There are always a million reasons (ok, excuses) not to go for a run. I’d guess the biggest running excuse is “I don’t have time to run.” A close second is likely “It’s too ___________ (fill in the blank of a weather condition – hot, cold, windy, rainy, snowy) to run.”
Busting Running Excuses: The Weather Isn’t Right
Sure, it’s great to go for a run on a ‘perfect day,’ but those are hard to come by.
Even here in temperate Northern California, perfect weather days can be rare. If you only run on perfect days, you’ll never become much of a runner.
The reality is that while many days are far less than ideal, unless the weather is super, super severe (read: ice or electrical storms or something actually unsafe), you can still run.
So how to make those less-than-ideal-runs work?
One option to deal with the bad weather is to not deal with the bad weather. Keep it indoors and hit the treadmill.
Depending on your opinion of the treadmill, however, this may create its own problems.
Personally, I’d rather run in the rain or in super high humidity (my least favorite weather condition) than hit the treadmill, but if the weather is your main concern, not going out in it is a solution.
Dress Appropriately and Prepare
Think of it as an excuse for a shopping spree!
Get the right gear for the conditions: a good rain jacket, a warmer coat, and ear covers for cold weather. Or a good sweat-resistant sunscreen and a hydration pack to help beat the heat.
As the saying goes – there is no such thing as ‘too cold’ there is only ‘underdressed.’
Go With a Group
Running in bad conditions can be better with a group.
It’s a little easier to get out the door when someone is waiting for you (hopefully, you’ll have a place to meet up out the rain- while I don’t mind running in the rain, I HATE standing around in the rain waiting for others in my group to arrive).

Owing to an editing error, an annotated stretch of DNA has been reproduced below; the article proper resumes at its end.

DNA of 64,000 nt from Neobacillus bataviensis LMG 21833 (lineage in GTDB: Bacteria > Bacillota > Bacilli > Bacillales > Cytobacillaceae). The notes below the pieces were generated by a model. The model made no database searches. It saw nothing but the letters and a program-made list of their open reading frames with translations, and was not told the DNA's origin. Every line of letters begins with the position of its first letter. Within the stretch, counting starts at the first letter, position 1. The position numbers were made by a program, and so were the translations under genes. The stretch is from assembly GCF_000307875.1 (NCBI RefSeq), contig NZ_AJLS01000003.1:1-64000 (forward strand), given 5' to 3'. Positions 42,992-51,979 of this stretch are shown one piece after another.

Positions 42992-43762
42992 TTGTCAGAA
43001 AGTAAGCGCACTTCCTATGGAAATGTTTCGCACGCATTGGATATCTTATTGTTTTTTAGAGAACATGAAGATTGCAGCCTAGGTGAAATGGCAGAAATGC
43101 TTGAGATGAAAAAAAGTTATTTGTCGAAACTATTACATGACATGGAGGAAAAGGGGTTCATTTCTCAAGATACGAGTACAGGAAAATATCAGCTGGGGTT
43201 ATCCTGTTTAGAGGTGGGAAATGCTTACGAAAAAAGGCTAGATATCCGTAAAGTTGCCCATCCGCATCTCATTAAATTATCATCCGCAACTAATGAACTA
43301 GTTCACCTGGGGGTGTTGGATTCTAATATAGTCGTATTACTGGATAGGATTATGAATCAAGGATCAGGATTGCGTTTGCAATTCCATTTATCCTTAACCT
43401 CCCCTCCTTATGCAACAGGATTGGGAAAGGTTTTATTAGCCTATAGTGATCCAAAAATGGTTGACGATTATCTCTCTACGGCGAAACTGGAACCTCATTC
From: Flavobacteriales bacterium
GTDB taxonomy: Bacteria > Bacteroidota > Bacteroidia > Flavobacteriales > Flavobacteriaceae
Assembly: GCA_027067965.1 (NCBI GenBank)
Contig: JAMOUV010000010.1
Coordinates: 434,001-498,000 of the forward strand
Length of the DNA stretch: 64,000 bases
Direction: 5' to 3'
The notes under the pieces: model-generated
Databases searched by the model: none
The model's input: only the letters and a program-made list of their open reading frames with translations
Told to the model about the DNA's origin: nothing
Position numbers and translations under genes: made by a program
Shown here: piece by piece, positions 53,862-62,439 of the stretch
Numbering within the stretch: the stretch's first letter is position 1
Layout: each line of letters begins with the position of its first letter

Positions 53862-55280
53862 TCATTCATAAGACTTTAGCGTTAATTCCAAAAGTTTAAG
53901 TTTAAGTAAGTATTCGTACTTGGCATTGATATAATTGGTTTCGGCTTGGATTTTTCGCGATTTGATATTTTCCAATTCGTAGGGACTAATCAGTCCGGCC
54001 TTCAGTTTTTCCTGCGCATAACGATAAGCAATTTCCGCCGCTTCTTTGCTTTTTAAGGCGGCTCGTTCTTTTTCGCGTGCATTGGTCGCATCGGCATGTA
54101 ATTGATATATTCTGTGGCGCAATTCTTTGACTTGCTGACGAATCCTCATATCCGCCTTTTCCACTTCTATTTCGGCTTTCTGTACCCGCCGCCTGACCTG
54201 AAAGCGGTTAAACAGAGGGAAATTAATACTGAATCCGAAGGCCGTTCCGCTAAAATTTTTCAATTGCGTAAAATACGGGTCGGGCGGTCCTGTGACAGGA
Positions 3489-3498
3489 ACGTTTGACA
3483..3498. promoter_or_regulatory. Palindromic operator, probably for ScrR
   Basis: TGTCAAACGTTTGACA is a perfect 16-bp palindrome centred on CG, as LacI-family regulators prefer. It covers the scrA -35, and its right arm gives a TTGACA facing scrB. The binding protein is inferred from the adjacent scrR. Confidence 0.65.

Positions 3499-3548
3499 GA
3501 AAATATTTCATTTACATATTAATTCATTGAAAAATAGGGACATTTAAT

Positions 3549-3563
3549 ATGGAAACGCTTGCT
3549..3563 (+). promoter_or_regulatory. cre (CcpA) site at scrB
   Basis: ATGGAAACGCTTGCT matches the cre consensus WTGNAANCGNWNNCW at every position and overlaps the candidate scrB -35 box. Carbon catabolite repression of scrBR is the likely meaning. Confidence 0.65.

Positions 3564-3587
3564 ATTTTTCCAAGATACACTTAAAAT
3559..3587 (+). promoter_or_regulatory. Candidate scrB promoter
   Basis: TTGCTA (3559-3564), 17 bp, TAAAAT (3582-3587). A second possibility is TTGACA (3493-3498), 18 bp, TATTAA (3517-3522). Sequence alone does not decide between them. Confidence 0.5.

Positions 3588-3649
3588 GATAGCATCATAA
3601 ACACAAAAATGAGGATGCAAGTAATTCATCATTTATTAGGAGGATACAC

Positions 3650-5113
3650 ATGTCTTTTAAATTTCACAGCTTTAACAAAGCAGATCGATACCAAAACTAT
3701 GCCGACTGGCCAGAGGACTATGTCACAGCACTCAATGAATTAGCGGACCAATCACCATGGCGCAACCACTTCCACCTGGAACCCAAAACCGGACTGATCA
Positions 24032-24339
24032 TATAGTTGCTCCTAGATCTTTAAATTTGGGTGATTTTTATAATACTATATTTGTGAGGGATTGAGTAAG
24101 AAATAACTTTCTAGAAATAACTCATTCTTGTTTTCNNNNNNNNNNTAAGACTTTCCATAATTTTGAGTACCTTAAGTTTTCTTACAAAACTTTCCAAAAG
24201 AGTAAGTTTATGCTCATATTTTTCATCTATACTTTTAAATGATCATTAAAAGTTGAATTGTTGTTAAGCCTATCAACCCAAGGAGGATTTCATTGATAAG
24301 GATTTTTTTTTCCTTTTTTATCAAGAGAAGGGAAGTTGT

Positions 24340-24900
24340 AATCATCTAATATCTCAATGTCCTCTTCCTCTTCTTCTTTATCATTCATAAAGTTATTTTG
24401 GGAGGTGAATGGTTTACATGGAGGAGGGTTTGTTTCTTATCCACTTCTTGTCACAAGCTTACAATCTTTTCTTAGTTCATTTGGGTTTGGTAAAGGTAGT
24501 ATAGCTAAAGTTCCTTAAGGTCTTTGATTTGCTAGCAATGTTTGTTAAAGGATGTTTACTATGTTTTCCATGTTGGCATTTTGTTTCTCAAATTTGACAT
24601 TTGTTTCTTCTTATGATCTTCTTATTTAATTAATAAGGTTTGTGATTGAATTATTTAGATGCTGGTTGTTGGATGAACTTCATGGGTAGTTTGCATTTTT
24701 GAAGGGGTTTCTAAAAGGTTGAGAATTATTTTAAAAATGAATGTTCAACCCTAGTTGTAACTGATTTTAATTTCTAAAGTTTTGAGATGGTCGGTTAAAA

You can commiserate about the conditions on the run (while some griping is fun, be careful not to dwell or get too complain-y – the negative mojo can mess with your run), and you’ll really feel like you’ve shared something with your running buddies when you’ve endured terrible conditions together.
It can also come in handy to have others to vouch for just how bad the conditions were.
At a recent group run, my running club ran on the Bay Bridge when the wind gusts were up to 30 MPH (it was insane). When telling others (who weren’t there) about the conditions, they didn’t believe me. Fair enough, I have been known to exaggerate conditions, but in this case, others – who were there – could vouch that I was telling the truth about how bad it really was.
Especially if you are training for an event, run in any weather that presents itself during training.
You never know what race day will bring. It could be just as hot/humid/rainy/terrible, so you should have experience running in those conditions. That way, if race day arrives, and the weather is less-than-optimal, you won’t bat an eye.
You’ll break out the right gear, break out your bad-weather mindset and head out the door.
Rearrange Your Timing
Sure, 8 AM on a Saturday may be the best time for your long run, but if the forecast is terrible (and you don’t need or want the practice of running in adverse conditions), that is not the only time you can run.
Switch up the day or the time of day you run.
If there is a snowstorm coming on Saturday, rearrange your run to Friday. Thunderstorm forecasted for tonight (just when you plan on running)? Find a way to run at lunchtime.
I always do this during heat waves. Sure, it sucks to wake up at 4 am to run, but it sure is better than running in 100+ degree temps with high humidity (and it’s really nice to be done with a long run by 9).
I find that while it can be much harder to start a run in bad conditions, once you get started, it usually isn’t an issue.
If it’s raining, once you’re wet, you’re wet. Jump in the puddles and have fun.
If it’s cold, you’ll warm up.
If it’s hot, while you should slow your pace down, you’ll survive.
And the upside of running in terrible conditions is the serious bragging rights that come with running in adverse conditions. You will no longer be some fair-weather hobbyist, you’ll be a hardcore runner.
Sure, runs on perfect weather days are great, but they aren’t great about talking about after the fact.
But after you’ve done a long run in the wind and the rain? That is a story you can tell and re-tell for years over beers with your running buddies (no seriously, have I told you about the trailpocolypse?)
And note: when retelling tales of runs in bad weather (whatever ‘bad’ means to you), exaggeration and embellishment is encouraged.
What about you? How do you make yourself run in less than ideal conditions?